* * *

The Grand Organ of Westminster Cathedral is considered by many to be the greatest achievement and crowning glory of Henry Willis III, one of England's finest organ builders. The first state of the organ was dedicated by Marcel Dupré in 1922. In 1932, the organ was completed with specification now 11 stops larger than had originally been intended. Since its inauguration, the instrument has been heard in concerts played by many celebrated organists from around the world including Louis Vierne, Fernando Germani, Jeanne Demessieux, Pierre Cochereau, Jean Langlais, George Thalben-Ball, Ralph Downes, Jean Guillou and others.

From April to December 2012, Westminster Cathedral presents a series of eight concerts under the name Grand Organ Festival. The unique and inspiring atmosphere of this sacred space creates a magnificent setting for organ music, and the position of the great four manual instrument high above the West Door provides the listener without he most direct and comprehensive range of sound and color of any cathedral organ in the country.

An extraordinarily expressive performer and an intensely intelligent musician, Grammy Award-winning organist Paul Jacobs is helping the King of Instruments retake its rightful place in classical music. He is known for his marathon performances, which sometimes last up to 18 hours, of the complete works of Bach, Messiaen, and other composers, as well as his presentations of new works and core repertoire. Jacobs was invited to join the faculty of the Juilliard School in 2003, and was named chairman of the organ department in 2004, one of the youngest faculty appointees in the school’s history. He received Juilliard’s prestigious William Schuman Scholar’s Chair in 2007. More information on Paul Jacobs can be found on his website,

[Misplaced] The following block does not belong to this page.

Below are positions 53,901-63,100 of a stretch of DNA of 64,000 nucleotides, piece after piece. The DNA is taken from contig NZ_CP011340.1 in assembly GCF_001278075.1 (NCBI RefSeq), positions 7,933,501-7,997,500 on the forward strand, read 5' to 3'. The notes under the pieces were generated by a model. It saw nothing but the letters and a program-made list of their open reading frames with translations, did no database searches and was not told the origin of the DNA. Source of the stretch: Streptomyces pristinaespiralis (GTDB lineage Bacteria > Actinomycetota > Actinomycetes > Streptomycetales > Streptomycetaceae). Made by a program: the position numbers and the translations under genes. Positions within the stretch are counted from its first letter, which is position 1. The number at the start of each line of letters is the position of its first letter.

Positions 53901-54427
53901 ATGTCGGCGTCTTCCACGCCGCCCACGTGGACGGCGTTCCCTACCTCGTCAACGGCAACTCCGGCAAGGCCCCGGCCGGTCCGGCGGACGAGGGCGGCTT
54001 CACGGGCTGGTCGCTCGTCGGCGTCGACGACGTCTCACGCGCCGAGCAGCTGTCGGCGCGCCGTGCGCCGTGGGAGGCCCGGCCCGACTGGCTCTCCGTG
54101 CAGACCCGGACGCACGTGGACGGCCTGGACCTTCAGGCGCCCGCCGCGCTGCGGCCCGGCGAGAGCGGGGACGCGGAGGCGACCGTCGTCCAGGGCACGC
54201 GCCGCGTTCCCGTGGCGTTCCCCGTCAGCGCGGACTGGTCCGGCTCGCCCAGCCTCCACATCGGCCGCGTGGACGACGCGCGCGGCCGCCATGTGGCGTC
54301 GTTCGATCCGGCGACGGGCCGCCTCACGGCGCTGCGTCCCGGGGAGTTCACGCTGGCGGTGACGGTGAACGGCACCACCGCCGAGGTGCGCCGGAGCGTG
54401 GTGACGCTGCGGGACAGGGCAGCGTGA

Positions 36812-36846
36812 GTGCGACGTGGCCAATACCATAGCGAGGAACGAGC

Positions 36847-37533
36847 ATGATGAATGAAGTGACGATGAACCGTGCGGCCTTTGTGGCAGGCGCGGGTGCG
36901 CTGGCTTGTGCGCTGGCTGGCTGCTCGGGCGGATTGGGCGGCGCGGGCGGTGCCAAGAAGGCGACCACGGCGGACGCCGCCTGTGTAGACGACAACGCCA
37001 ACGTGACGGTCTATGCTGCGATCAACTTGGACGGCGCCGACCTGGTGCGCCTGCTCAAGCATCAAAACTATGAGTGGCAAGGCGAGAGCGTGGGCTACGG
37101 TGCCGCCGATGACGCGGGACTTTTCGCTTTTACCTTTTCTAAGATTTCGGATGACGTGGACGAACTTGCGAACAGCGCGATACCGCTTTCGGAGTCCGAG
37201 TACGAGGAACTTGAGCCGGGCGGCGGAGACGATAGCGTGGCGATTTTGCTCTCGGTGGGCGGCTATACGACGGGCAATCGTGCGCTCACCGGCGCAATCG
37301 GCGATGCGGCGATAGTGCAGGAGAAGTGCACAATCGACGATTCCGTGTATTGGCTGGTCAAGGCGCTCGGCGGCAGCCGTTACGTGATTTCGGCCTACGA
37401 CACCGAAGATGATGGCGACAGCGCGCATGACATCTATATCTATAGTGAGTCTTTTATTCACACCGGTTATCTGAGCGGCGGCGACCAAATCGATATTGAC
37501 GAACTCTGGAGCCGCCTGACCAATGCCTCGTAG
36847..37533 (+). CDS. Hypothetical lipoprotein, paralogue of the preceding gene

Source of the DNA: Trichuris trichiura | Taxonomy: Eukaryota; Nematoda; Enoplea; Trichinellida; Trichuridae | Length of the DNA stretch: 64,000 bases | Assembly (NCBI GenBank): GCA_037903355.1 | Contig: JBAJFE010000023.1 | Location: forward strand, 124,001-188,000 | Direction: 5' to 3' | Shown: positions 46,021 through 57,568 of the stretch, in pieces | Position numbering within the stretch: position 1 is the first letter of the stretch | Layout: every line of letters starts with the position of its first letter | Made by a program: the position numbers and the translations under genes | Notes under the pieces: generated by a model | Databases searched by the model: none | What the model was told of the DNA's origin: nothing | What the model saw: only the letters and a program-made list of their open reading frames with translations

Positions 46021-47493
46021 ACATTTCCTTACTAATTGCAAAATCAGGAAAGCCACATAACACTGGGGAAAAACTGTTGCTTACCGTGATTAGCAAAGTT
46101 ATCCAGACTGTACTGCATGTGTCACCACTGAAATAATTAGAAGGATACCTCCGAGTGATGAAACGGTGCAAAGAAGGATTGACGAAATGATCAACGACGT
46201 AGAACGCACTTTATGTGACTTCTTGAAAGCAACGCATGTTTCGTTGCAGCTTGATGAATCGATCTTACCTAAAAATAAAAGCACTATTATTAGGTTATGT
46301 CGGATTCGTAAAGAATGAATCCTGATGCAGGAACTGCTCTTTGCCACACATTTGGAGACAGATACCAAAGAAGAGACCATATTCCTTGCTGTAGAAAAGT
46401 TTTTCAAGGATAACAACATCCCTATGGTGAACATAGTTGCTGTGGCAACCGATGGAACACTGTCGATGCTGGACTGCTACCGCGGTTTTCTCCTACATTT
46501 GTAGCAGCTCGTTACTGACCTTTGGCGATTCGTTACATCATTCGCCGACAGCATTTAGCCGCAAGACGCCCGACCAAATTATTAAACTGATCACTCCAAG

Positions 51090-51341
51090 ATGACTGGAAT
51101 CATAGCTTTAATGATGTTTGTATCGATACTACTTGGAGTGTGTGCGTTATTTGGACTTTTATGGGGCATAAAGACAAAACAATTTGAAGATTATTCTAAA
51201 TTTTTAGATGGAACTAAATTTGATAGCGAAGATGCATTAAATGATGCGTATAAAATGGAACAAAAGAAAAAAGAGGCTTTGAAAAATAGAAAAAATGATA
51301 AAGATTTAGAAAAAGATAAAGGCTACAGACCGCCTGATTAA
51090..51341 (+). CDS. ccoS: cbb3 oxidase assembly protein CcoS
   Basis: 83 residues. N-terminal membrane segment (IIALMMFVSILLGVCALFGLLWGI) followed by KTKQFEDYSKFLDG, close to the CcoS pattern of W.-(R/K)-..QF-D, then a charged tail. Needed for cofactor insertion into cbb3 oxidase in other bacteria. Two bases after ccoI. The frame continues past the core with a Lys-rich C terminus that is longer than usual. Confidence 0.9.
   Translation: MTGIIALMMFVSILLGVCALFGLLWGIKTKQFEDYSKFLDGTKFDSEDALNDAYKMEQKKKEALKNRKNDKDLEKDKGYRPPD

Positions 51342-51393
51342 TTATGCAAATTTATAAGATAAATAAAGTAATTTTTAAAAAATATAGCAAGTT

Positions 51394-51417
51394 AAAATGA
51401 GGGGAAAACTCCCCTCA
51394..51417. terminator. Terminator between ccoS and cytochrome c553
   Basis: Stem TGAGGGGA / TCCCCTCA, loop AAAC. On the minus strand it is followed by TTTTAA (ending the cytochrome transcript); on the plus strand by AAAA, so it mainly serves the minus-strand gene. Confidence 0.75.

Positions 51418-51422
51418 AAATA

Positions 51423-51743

(August 2012)

PAUL JACOBS a true American Maverick

Organist PAUL JACOBS recently opened the much-anticipated American Mavericks festival with Michael Tilson Thomas and the San Francisco Symphony, playing the raucous Lou Harrison Concerto for Organ with Percussion Orchestra:
“In between, there was Harrison’s glorious and witty Organ Concerto, with the great Paul Jacobs as soloist...Jacobs, often acting like a percussionist (among other techniques, he employed a padded bar to depress all the keys of an octave at once), is an outstanding soloist in any repertoire, and he outdid himself in this performance, as did the Symphony’s percussionists, pianist Robin Sutherland, and Marc Shapiro at the celesta."
- Georgia Rowe, SAN FRANCISCO CLASSICAL VOICE, March 9, 2012

This weekend Jacobs joins in for another American Mavericks program, playing composer/DJ Mason Bates' new work, Mass Transmission.  After these concerts, American Mavericks hit the road, heading to Ann Arbor for performances presented by the University Musical Society, and then on to Carnegie Hall, where Jacobs plays both the Harrison and the Bates on March 29.

The Harrison is a bit of an unconventional piece, calling for the organist to employ all sorts of techniques never imagined by Bach.  Watch a video of Paul and MTT discussing the challenges and pleasures of the work here.

Jacobs also shares his thoughts on the Carnegie Hall Blog about what it takes to be an organist -- from the art of getting to know the unique consoles and stops of each instrument, to his passion for sharing the great unknown repertoire of orchestral organ music.